You Can Easily Distract Your Anxious Self By Doing These 10 Things
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Health and Wellness

You Can Easily Distract Your Anxious Self By Doing These 10 Things

"Treat worry like a heckler, not a mugger."


The most common advice I receive for my anxiety generally stems back to distractions. In order to help stress and overthinking, you have to occupy your mind through essentially anything that will bring your focus from the "what if's". Meaning it's helpful to find a hobby or things you love that allows you to channel nervous energy, otherwise it's easy to become more stressed. Activities that stimulate and hold attention work best and are valuable tools to distract from the uncomfortable sensation that accompanies anxiety - whether mental or physical.

It's extremely easy for someone with anxiety to become obsessed about how they feel in these instances - it's not fun and it's a rough cycle. However, the less preoccupied you allow yourself to be, the less opportunity to obsess over the anxious symptoms. So finding something that you enjoy that holds your attention is a good way to distract from constantly assessing the anxiety.

I have always been a classic over thinker and have found it impossible over the years to find anything interesting enough to distract from the awful feelings being anxious brings. However, it has become more manageable over the years - so if you struggle with this issue like I do, here are few things I have found that help me during those rough days.

Watch a documentary.

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Using entertainment as a distraction has worked for me during bad times of anxiety for the past few years. I'm a Criminal Justice major, so I find serial killer/crime documentaries hold my focus enough to ground myself a bit more. They're interesting enough that I can give my focus to it instead of my symptoms. Of course, it's different for everyone.

I also used to watch YouTube videos, which are essentially endless. Watching TV, a movie, reading or listening to music are also good ways of doing this. Some days it changes and that's okay. It's important to find what you feel that day and let it consume you so you can distract your brain from the alarms.

Do something you love.

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This may seem like a no-brainer and a natural solution for many people, however, I know when I'm anxious it's hard for me to push myself to any distractions. When you immerse your mind in interests or something you love, it helps focus that anxious energy away from what you're stressing about. This may not always do the trick, but I find it takes me down a few notches.

For example, when I practice new songs on the piano, it's something that occupies my concentration and also is something that inspires me (so it isn't all that painful). Getting yourself there can be hard but it's rewarding when you can find an outlet.

Go for a drive.

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Driving can be a great opportunity to give yourself some much-needed alone time and allows you a chance to disconnect from your cell phone, that can be hard to avoid otherwise.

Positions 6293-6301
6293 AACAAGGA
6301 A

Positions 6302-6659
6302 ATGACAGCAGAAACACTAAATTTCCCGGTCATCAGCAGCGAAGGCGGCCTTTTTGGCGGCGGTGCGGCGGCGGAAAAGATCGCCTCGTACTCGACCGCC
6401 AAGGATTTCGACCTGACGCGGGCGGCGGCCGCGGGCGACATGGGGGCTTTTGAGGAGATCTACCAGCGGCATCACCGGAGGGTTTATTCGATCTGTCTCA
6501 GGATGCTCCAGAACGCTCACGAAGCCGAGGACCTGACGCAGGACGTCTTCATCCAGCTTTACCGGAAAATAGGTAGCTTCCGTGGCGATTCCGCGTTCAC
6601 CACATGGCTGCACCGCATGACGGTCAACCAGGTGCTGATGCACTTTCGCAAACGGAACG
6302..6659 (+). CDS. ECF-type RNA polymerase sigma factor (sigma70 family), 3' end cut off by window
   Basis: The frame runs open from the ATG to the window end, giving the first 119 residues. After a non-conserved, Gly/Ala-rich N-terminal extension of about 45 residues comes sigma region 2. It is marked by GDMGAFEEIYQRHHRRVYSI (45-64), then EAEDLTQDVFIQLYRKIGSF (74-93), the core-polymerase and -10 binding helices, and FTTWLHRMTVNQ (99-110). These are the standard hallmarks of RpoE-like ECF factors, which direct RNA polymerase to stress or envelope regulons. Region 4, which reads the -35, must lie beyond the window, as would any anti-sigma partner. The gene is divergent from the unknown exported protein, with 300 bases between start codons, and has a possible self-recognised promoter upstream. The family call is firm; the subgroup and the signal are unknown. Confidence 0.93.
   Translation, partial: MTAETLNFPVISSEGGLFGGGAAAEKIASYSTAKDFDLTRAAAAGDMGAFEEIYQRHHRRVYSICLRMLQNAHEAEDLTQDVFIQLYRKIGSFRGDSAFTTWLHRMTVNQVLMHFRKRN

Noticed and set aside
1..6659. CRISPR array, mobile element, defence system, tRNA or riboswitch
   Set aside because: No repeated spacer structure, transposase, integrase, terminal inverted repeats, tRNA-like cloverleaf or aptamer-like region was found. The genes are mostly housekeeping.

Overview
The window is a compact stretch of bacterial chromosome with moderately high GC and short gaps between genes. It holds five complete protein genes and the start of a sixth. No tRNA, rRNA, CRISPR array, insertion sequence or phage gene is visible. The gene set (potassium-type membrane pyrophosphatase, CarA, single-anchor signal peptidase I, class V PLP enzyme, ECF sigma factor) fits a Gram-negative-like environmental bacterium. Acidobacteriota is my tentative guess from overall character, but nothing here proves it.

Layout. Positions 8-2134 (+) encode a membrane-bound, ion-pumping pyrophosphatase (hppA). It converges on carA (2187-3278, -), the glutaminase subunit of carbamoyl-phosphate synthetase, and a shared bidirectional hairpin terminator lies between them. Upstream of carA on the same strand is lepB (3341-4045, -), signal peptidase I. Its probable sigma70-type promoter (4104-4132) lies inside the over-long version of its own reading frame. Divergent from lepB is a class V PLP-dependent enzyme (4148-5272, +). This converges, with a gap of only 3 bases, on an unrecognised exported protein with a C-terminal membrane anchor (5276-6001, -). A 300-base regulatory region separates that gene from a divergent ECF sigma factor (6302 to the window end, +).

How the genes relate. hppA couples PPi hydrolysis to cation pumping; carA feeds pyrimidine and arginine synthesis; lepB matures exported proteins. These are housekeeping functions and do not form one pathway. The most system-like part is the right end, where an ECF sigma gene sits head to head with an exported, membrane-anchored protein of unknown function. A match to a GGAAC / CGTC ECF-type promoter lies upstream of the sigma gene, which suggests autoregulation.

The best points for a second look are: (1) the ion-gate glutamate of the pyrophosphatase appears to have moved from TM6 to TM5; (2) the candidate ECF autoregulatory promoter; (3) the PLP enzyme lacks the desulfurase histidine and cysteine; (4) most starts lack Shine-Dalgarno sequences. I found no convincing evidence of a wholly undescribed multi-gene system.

Daniel Giers, CEO/Clinical Director/Psychotherapist at Healthy Strides says:

"First, when you drive, you bring focus to multiple sensory inputs including sight, sound, and feel. Generally, the more brain activity you give to non-stress events, the less focus you have for the stressful event itself.

Second, and this needs little explanation, that driving is a great distraction from overthinking.

Third, and the one that gets ignored the most, is the removal. If your stress is either related to, exacerbated by, or thought of in your living/work environment, removing yourself by driving away from the location gives you literal and figurative space between you and the problem. In the literal sense, you can physically depart from the area.

In the figurative sense, you are removing yourself from any reminders of the anxiety. This is not to imply that driving will make you simply forget the issue. Rather, it will offer you a new view away from the problem at hand and give your head space to either relax or come up with new solutions."

Go to the gym.

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I'm not an athletic person and when my therapist mentioned this to me I hardcore rolled my eyes. I know the whole spiel about working out being as effective as anti-depressants, but I have awful fatigue and thought she was nuts. How can working out help me be less exhausted?

However, it's scientifically proven to relieve symptoms of anxiety and depression. I'm always amazed at how much better I feel afterward. Doing something for 30 minutes to get your heart rate up helps channel that nervous energy and gets your endorphins, chemicals in the brain that act as natural painkillers, flowing again.

Even when I do something as simple as walking on the treadmill for 30 minutes I noticed an increase in my energy and my mood after an otherwise pretty awful day.

Channel your breathing.